Sample Cases from Dublin Institute of Technology

See some samples cases for this assessment method in the table below or browse the full set of cases in the assessment toolkit.

Assessment MethodLecturerAssociated Programme(s)NFQ LevelYear
Group Debate Jennifer Lawlor MSc in Hospitality Management Level 9  
Presentations   BTech Timber Product Technology Level 7 Year 1
Poster Presentation Peter Hinch Higher Certificate in Buildings Management Level 6 Year 2
Group Project Poster Presentation Claire McDonnell BSc Optometry Level 8 Year 4
Experiential Project Presentation (Story Sack) Geraldine French BA in Early Childhood Education Level 8 Year 2
Class presentation Lorraine O'Connell Bachelor of Music
Bachelor of Music Education
Level 8 Years 1-2

[Return to the Assessment Toolkit]


‘Presentation’ as assessment refers to a structured monologue of a given duration in which a student displays knowledge and understanding of a particular topic. It can include an extra period of time to allow for questions on the topic from the audience. The student is expected to deal with the questions competently.

Example: students will present for 12 minutes on the following topic ‘XXX’ and allow a further 3 minutes for questions from the floor.

The time limit may be enforced by a session chairperson whom can provide countdowns to the presenter by holding up cards, e.g. 3 minutes remaining, 1 minute remaining, and may then signal time up by striking a bell or stopping the presenter.

Visual aids such as PowerPoint or Prezi can be used to facilitate the presentations.

When to Use

Very time consuming if dealing with large groups and expecting each individual to present. For large groups of students group presentations should be considered. Example: 60 students split into groups of 3 to 4 and present for 10 minutes where each student must take part in the presentation equally.

Suitable for all levels of programmes and at any stage with smaller, simpler presentations being suitable for early years and increasingly complex and longer presentations being expected of students coming to graduation.

When NOT to Use

If the group of students is very large and time is limited then presentations may become difficult to organise.


  • Assess a student’s spoken language skills.
  • Can be used for as individual assessment or group assessment.
  • Authentic assessment linked to real life experience. 
  • Can build self esteem in the student.


Students can become over reliant on visual aids to carry the presentation. Example: reading the ext from a slide/cue card rather the talking it. Students need to remember it is a presentation not a recitation.
Beware of death by PowerPoint where an overreliance of text/data/graphics leads to boredom and disinterest from the audience.


  • Ensure topic of presentations relate to course content.
  • Vary topic presentations between students/groups. 
  • Provide topics to be assessed well in advance to allow for adequate preparation.
  • It is important to develop a list of assessment criteria that appropriately describe the aspects of the presentation that are to be valued in the assessment process: these should align closely with the learning outcomes of the module.
  • Give students the marking criteria in advance.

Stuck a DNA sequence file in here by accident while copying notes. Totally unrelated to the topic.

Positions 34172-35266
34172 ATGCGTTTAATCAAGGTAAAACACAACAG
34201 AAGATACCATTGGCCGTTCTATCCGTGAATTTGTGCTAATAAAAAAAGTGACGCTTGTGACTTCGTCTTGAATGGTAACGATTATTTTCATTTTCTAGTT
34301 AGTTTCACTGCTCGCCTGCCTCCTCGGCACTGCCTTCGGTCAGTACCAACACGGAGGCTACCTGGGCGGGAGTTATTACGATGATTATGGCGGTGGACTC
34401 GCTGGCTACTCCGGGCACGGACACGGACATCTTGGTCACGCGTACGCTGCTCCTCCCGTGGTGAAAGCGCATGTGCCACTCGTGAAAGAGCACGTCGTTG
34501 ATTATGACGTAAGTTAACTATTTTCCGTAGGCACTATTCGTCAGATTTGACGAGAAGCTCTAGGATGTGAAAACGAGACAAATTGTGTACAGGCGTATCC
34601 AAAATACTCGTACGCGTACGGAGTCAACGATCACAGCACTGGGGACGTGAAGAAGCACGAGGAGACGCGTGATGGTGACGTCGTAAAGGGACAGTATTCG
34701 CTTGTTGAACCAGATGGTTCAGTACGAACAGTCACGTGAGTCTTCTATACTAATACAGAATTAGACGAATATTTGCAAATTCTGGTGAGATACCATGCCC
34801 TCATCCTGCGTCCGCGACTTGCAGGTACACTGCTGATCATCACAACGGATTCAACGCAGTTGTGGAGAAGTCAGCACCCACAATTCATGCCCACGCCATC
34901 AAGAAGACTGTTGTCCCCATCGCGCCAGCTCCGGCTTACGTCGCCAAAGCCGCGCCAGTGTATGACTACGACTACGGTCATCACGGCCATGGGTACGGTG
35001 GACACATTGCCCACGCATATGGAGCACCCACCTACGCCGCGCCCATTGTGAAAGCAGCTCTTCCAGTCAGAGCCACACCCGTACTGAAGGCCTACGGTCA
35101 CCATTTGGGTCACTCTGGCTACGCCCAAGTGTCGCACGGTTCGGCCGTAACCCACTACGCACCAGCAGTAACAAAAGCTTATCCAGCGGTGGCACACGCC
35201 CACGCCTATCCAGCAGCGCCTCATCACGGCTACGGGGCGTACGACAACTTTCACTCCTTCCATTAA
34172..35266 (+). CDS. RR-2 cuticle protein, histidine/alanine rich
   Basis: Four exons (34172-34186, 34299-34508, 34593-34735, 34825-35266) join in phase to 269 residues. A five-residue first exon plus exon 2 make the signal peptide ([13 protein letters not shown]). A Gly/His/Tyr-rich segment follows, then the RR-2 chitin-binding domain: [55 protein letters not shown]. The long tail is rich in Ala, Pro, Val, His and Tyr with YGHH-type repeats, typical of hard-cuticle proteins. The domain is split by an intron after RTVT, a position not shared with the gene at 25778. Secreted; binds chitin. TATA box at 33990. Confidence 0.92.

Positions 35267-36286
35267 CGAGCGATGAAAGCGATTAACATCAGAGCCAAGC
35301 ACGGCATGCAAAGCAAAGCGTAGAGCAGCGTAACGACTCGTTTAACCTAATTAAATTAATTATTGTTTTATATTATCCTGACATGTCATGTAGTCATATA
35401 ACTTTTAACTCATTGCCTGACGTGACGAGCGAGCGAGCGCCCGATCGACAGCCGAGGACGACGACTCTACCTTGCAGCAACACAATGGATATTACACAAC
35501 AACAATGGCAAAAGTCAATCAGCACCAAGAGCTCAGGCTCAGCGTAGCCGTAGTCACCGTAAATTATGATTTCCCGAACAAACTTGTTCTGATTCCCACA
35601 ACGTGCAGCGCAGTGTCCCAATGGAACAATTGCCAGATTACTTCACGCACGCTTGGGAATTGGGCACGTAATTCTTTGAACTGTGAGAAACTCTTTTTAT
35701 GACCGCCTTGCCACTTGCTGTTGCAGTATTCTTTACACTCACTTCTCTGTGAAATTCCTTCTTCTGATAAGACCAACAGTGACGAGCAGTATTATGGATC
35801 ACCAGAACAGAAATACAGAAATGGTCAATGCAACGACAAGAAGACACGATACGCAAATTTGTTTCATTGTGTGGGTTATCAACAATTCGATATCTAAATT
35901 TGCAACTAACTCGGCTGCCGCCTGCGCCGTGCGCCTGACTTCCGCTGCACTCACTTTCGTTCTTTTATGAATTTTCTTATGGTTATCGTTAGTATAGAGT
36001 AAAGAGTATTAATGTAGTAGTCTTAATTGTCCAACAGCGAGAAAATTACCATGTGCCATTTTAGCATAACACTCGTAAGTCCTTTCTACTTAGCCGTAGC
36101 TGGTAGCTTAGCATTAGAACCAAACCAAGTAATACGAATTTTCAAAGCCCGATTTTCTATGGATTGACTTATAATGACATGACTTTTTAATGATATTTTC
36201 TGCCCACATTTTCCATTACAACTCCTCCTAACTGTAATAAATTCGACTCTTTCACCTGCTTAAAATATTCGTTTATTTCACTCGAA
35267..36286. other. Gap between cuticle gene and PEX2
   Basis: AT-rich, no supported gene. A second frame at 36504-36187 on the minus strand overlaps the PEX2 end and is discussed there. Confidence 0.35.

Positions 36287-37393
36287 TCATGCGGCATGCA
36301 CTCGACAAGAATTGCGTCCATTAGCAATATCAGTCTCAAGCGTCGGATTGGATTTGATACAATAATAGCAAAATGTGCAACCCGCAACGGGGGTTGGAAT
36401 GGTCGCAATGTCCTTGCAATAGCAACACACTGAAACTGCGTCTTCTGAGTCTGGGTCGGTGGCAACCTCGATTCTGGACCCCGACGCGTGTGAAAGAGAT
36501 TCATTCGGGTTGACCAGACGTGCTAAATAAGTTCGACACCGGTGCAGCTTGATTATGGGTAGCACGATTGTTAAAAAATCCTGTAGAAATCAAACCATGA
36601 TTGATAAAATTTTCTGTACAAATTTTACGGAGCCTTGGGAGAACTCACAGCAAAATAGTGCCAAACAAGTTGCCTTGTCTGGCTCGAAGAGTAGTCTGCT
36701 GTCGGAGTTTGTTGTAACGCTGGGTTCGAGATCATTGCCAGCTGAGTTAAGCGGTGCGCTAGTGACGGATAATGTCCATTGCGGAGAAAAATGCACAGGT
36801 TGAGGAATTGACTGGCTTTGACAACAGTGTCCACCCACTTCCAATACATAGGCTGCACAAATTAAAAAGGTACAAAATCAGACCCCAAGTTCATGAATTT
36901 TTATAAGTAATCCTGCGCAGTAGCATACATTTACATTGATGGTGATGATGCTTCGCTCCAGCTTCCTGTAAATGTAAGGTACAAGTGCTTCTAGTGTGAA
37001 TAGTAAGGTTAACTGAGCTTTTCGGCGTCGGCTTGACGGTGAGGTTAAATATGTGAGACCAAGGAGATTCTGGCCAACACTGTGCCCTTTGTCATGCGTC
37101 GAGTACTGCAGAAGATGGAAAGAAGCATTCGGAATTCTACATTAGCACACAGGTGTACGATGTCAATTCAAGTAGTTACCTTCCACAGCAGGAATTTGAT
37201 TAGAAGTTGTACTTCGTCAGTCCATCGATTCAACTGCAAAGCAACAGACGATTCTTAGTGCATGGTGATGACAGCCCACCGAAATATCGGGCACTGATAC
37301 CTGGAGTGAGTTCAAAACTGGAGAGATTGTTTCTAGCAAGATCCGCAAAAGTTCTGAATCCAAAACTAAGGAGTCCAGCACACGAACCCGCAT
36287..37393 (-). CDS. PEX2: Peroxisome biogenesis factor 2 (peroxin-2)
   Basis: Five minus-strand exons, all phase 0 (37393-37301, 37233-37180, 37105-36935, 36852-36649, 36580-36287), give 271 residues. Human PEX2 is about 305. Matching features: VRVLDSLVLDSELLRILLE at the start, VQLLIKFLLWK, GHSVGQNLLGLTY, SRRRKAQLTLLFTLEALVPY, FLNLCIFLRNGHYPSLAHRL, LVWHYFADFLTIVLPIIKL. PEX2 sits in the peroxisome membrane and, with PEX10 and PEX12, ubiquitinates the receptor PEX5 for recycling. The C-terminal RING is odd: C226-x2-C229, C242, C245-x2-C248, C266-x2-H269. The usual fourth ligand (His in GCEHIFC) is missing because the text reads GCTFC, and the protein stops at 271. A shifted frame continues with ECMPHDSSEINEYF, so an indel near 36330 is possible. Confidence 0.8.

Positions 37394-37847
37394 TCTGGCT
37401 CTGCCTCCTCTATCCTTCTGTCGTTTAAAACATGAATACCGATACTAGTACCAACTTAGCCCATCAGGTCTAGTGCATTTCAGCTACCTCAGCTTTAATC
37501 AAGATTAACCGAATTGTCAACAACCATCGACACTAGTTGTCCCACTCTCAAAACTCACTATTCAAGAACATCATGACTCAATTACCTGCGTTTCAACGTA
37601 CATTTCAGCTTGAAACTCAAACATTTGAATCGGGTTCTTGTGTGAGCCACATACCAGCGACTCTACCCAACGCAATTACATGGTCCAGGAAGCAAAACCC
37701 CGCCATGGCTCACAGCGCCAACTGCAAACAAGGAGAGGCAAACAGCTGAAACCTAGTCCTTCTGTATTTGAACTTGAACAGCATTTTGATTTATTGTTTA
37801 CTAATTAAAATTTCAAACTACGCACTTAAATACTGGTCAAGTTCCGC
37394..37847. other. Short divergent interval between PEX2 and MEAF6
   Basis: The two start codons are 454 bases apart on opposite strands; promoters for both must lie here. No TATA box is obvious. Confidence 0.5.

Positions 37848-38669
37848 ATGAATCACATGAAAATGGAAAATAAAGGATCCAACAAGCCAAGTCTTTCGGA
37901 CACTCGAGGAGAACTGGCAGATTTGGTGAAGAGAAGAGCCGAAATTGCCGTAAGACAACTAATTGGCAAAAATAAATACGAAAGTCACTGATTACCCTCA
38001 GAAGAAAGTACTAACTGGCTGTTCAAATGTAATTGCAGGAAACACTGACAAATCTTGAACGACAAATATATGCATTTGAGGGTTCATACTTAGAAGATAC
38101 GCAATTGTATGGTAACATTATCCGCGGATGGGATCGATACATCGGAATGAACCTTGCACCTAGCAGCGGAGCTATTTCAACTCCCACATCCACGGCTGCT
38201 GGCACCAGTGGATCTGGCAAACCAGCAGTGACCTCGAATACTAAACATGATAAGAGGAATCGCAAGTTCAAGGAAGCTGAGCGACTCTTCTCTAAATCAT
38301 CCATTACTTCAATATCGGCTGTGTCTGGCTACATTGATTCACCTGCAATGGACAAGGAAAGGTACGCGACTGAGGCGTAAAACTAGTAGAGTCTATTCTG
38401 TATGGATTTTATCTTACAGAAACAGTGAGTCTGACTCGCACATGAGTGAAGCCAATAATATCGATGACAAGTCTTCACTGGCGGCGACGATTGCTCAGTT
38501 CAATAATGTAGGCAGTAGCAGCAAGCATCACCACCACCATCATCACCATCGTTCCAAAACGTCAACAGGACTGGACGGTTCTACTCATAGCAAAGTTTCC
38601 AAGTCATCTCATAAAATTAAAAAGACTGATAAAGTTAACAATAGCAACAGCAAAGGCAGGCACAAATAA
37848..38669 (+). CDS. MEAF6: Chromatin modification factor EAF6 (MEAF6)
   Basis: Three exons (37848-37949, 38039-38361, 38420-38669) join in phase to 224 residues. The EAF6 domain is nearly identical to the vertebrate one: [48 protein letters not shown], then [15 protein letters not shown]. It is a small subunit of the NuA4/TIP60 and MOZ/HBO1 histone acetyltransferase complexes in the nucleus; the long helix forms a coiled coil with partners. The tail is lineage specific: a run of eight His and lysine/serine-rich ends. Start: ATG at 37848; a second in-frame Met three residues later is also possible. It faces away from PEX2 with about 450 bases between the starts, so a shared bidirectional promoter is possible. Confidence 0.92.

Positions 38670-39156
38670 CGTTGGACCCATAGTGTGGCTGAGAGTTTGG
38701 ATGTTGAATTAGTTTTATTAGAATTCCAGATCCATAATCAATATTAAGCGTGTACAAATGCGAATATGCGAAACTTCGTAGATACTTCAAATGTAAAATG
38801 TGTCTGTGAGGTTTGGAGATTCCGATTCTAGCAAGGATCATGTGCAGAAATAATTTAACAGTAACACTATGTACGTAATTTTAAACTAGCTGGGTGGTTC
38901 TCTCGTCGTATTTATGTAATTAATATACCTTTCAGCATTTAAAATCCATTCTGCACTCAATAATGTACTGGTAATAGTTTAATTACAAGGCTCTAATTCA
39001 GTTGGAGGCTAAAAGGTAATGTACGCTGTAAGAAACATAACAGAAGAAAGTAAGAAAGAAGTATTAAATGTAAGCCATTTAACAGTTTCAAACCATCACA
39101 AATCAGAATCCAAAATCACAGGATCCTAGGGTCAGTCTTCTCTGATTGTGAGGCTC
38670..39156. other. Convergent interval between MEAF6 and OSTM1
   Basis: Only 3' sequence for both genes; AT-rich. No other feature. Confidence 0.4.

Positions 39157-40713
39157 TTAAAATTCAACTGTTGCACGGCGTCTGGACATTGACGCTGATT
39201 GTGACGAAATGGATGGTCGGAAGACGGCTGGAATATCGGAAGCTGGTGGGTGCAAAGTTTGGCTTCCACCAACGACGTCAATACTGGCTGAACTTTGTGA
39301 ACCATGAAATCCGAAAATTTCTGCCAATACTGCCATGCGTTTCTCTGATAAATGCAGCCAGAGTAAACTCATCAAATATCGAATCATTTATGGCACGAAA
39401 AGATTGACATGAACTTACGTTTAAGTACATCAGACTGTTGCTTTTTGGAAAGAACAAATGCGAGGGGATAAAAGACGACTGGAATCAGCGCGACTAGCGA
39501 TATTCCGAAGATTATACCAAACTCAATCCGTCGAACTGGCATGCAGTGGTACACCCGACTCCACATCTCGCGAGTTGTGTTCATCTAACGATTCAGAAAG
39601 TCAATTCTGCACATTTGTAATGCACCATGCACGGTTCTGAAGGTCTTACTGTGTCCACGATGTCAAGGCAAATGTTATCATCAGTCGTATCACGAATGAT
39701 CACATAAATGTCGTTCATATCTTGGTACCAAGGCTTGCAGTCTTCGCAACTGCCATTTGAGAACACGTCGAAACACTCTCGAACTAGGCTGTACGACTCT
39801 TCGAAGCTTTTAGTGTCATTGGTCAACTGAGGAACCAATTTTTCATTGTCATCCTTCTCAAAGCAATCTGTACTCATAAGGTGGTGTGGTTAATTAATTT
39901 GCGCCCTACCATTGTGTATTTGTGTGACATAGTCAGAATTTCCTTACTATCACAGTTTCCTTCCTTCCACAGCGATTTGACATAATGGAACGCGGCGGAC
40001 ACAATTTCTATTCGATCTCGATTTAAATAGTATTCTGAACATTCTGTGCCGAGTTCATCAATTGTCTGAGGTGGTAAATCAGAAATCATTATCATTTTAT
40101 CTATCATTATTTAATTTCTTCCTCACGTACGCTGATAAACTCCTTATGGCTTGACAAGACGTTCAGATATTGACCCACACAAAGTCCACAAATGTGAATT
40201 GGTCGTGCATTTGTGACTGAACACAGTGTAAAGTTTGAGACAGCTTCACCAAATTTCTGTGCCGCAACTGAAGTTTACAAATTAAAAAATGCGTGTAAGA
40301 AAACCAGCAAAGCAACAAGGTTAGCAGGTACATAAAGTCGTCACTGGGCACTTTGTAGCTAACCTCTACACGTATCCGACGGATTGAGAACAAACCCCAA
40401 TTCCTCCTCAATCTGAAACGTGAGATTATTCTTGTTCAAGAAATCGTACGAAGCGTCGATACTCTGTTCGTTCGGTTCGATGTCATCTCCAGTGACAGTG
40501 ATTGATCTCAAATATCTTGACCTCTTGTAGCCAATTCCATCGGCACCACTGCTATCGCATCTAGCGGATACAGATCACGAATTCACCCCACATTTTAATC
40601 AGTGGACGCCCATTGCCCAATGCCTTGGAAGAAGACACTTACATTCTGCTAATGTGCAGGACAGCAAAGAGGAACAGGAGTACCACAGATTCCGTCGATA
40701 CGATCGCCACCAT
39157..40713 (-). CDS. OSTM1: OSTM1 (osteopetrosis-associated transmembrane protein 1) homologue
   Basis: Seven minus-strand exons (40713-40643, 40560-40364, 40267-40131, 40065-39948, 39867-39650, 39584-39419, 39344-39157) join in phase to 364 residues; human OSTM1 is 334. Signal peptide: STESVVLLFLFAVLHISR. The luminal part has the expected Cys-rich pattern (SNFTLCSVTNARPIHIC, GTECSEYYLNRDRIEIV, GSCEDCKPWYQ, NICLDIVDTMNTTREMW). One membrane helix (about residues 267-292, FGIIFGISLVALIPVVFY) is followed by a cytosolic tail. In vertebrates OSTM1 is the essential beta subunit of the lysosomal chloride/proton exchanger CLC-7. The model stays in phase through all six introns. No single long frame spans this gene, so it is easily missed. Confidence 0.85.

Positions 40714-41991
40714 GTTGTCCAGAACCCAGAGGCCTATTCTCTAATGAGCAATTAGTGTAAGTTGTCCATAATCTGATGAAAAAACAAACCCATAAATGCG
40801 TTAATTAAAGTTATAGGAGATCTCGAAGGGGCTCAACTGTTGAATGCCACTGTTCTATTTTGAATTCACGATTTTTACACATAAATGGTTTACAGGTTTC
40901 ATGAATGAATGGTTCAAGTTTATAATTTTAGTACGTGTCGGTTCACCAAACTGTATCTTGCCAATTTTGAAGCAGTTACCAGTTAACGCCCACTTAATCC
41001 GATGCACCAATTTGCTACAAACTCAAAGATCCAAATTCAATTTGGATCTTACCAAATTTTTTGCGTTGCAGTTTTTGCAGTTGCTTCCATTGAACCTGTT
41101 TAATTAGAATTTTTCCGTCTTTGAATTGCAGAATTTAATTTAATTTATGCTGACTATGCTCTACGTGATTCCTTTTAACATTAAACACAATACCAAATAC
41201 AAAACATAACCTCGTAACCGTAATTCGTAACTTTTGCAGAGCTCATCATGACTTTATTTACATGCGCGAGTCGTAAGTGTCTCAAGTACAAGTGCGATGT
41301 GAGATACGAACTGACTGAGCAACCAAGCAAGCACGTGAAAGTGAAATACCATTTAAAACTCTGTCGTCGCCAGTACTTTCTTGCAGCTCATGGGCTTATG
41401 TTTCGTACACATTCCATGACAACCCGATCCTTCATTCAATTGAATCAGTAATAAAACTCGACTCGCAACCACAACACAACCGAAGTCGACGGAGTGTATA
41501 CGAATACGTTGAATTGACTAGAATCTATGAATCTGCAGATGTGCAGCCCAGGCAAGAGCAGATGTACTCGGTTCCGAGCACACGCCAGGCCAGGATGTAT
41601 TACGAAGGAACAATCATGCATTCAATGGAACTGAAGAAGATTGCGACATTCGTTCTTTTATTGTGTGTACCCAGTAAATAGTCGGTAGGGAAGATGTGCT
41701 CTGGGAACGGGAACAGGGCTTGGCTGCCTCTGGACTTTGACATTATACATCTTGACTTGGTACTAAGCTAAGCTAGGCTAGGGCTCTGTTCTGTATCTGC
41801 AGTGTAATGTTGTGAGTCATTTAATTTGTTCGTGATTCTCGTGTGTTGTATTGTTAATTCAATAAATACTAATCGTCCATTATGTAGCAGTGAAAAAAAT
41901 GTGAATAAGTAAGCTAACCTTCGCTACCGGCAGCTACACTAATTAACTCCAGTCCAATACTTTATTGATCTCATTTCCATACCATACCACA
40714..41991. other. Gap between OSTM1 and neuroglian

• Provide several shorter practice sessions with easy topics to allow student to become comfortable with presenting and allow the lecturer to provide formative feedback.
  • If technology is to be used ensure it is working correctly beforehand.
  • Ask for presentations to be emailed beforehand and have a copy on hand.
  • Provide clearly to the students the layout for presenting e.g. strict time limit, no videos to be used by students as this runs down time and the student is not actually presenting. 
  • If module lecturer is chairperson and managing the timing then have at least a second assessor to sit in and mark presentations. 
  • Involving the rest of the student group in giving constructive feedback to the presenting student(s) is an excellent approach. Not only does this give richer feedback to the presenter, it encourages the listening students to engage more critically with the presentation, helping them to maintain concentration and focus whilst stimulating reflection on their own presentation skills. This approach is frequently referred to as ‘peer assessment’, even though the students may not be grading each other but simply offering constructive feedback. 


Packages such as PowerPoint and Prezi can be of use to students as they prepare their presentation.

Video recording a presentation can help to support feedback to students – either individually or with peers. Some students feel uncomfortable about this. One option is to utilise the privacy settings on YouTube which ensure that only users with the URL of a video can access it. Alternatively a video file can be given to the student although this can be time consuming even with smaller groups.

Additional Information/References

External Resources

Additional Reading

  • Langan, M.A., Wheater, P.C., Shaw, E.M., Haines, B.J., Cullen, R.W., Boyle, J.C., 
  • Penney, D., Oldekop, J.A., Ashcroft, C., Lockey, L. and Preziosi, R.F. (2005). “Peer assessment of oral presentations: effects of student gender, university affiliation and participation in the development of assessment criteria”, Assessment and Evaluation in Higher Education, 30(1), 21-34.

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